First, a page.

Vodpod videos no longer available.
I was disappointed in Jon Stewart of the Daily Show and where he took this interview. What was the point? Why didn’t he assemble a few people including Ms. McCaughey and change the language so that it was crystal clear and everyone was satisfied?
I don’t know why he didn’t ask her a few days prior to the interview to rewrite the section she was unhappy with instead of wasting time arguing about misconceptions.
He could have also invited the actual person who wrote the bill and inquired what was meant by these words, what were the real intentions and if he/she would kindly read Ms. McCaughey’s revisions. That would have been the clear and logical thing to do. All Jon Stewart did was fall into the same old rhetoric, a circle jerk. How did this serve anyone?
I realize the Daily Show is entertainment, but this wasn’t funny nor did it push the conversation forward which as a regular viewer I think Jon Stewart would have wanted this to go.
Further on in the interview Ms McCaughey stated she wants everyone in the US covered by health care – that is a good thing and was nice to know. Why was Jon looking for an argument with someone who actually stated she cares?
Another contentious topic and something that could have been discussed is our endless concern with the costs of health care. This is the wealthiest nation on earth we have all the resources we need why can’t we give every single American the best Health Care in the world?
We don’t need to compare the US to other nations – we can certainly take examples of what works best from other countries, but we can make it work even better for us. This ridiculous banter from Republicans and the Private Insurance Companies calling caring for human beings Socialized Medicine and stopping at the examples of what doesn’t work or has failed elsewhere is mendacious. It manipulates the dialog and serves only lies and false exaggerations. Statistics are there to help correct, they don’t end at our failings.
On the topic of a system that will be inundated with greed or maliciousness, most people in this nation still have some semblance of right and wrong, if some professional along the way abuses the system stiff laws and penalties can be directly carried out. We already have many of these laws on the books that allow us to follow though.
However, the elephant in the room, what lies underneath all the hyperbole and where the real argument should be concerns the topic of profit. A person should never make a profit off the health and well being; the suffering and death of another human being, that’s slavery. Private Insurance Companies are concerned with risk not service and that is nothing short of gambling on human life. It is barbaric, uncivilized and I believe a good argument can be made that profiting off the existence of another human being is unconstitutional.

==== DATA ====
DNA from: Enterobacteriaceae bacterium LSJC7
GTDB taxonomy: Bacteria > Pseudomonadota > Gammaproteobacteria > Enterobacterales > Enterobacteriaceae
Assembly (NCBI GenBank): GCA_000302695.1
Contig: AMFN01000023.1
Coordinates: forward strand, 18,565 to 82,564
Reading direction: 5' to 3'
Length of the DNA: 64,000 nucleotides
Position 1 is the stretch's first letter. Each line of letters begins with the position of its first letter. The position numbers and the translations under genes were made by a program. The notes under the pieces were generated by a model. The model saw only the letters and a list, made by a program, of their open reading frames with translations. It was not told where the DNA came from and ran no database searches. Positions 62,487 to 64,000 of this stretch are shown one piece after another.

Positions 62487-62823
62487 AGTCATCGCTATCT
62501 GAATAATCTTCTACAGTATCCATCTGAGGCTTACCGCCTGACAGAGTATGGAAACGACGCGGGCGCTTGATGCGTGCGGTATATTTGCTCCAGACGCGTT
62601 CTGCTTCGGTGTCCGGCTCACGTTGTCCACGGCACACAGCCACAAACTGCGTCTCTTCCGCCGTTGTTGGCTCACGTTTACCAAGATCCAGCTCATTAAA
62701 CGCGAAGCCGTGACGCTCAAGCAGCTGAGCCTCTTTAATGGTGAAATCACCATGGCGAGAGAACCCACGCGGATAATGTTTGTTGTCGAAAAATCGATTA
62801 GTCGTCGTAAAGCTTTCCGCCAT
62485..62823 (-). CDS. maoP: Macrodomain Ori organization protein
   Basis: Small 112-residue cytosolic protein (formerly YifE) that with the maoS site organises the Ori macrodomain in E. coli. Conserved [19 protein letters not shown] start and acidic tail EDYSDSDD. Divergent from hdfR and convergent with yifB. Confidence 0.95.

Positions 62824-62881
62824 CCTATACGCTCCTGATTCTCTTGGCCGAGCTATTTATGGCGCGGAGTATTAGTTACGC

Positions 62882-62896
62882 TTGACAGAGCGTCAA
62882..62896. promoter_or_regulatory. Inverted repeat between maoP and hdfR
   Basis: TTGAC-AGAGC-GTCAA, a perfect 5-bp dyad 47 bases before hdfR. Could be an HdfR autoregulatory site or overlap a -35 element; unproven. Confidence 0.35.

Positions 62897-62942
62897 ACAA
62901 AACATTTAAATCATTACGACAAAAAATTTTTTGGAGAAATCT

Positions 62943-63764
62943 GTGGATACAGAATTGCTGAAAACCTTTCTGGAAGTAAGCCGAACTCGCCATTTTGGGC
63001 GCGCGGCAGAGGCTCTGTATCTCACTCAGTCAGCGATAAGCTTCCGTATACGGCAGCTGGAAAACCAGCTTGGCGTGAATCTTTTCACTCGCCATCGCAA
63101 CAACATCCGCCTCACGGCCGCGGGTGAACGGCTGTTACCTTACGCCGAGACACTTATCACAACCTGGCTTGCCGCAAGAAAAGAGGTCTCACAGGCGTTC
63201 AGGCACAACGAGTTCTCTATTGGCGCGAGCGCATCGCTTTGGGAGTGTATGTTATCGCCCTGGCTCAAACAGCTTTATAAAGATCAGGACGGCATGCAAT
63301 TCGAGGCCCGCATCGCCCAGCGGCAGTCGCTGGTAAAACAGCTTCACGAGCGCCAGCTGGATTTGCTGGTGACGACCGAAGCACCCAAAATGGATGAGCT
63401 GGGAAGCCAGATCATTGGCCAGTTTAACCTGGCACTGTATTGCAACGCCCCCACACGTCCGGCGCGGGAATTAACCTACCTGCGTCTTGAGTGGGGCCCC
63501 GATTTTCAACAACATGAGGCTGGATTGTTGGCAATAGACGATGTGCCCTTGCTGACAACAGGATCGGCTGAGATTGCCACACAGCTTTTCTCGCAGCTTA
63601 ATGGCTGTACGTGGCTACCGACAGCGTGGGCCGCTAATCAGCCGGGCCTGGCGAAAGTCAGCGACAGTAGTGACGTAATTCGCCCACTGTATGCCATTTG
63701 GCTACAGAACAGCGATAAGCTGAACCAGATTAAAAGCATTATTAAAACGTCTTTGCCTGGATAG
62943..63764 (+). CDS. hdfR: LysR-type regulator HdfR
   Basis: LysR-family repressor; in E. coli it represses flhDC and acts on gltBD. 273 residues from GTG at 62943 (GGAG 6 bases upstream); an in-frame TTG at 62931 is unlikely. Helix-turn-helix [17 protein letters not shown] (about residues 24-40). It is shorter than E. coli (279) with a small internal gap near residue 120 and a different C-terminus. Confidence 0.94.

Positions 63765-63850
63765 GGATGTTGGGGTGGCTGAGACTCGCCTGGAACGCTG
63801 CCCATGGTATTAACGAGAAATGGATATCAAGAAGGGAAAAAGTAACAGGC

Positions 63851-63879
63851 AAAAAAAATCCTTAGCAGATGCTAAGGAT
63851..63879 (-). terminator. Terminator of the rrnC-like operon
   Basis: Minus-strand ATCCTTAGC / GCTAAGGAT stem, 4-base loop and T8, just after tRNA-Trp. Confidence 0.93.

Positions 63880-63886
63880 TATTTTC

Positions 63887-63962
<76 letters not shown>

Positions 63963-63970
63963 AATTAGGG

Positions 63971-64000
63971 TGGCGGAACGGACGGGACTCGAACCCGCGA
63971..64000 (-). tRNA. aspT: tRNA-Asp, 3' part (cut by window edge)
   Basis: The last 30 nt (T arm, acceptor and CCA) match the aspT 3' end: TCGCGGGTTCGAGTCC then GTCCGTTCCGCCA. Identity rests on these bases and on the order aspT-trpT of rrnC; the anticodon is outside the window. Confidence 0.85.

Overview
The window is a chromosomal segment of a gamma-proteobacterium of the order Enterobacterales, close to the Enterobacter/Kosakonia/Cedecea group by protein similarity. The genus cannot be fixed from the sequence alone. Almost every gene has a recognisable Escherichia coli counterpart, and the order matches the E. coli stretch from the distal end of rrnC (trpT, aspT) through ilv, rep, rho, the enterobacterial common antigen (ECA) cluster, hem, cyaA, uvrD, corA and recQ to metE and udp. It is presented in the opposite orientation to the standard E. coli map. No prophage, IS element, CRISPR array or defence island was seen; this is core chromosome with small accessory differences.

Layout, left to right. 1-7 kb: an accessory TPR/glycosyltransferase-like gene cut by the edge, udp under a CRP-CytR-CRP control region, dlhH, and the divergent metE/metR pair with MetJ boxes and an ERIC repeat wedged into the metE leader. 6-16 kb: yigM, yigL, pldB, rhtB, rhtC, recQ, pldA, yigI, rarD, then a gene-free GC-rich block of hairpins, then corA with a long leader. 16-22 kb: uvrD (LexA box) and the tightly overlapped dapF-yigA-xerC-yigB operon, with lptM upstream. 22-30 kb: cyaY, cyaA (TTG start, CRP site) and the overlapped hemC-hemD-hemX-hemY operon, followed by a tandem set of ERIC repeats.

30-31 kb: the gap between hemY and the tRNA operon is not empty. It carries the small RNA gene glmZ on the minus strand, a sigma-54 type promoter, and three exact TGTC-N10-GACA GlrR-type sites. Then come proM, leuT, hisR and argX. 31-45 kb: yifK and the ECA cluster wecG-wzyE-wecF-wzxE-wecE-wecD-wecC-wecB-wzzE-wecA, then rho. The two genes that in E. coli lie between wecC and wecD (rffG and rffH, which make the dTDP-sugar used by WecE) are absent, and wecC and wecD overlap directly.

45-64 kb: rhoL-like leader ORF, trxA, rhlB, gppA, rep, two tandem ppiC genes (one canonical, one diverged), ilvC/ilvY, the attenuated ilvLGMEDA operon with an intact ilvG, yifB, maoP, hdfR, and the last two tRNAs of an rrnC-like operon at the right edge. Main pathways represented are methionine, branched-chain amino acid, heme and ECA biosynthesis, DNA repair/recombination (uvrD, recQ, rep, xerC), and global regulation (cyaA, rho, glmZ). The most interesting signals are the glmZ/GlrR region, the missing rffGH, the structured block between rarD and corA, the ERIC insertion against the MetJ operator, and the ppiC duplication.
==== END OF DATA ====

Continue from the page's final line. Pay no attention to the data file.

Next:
I also believe that a doctor, surgeon, nurse, all health care workers should be paid a fair wage based on their expertise and success with a broad spectrum of people. It’s unethical for a person to go into medicine just for money. There are plenty of ways to reward people for their efforts though respect and celebration. Money as the only motivating factor is a low ambition and doesn’t rank high in character and a person of low character should never be trusted with the life of another human being. This is common sense.
Hypertension is the number one killer in the US, this disease is a clear indicator that we need a shift in our values, to work towards putting an end to the rat race. That effort alone will reduce stress along with the other diseases that hypertension encourages and ultimately the costs of health care. This shift will also serve to remind us that we are not merely producers and consumers, but civilized upright human beings, not rats.
note: One of the foremost advocates of expanding Medicare end-of-life planning coverage is Johnny Isakson, a Republican Senator from Georgia. He co-sponsored 2007’s Medicare End-of-Life Planning Act and proposed an amendment similar to the House bill’s Section 1233 during the Senate HELP Committee’s mark-up of its health care bill. I reached Sen. Isakson at his office this afternoon. He was befuddled that this had become a question of euthanasia, termed Palin’s interpretation “nuts,” and emphasized that all 50 states currently have some legislation allowing end-of-life directives. A transcript of our conversation follows. more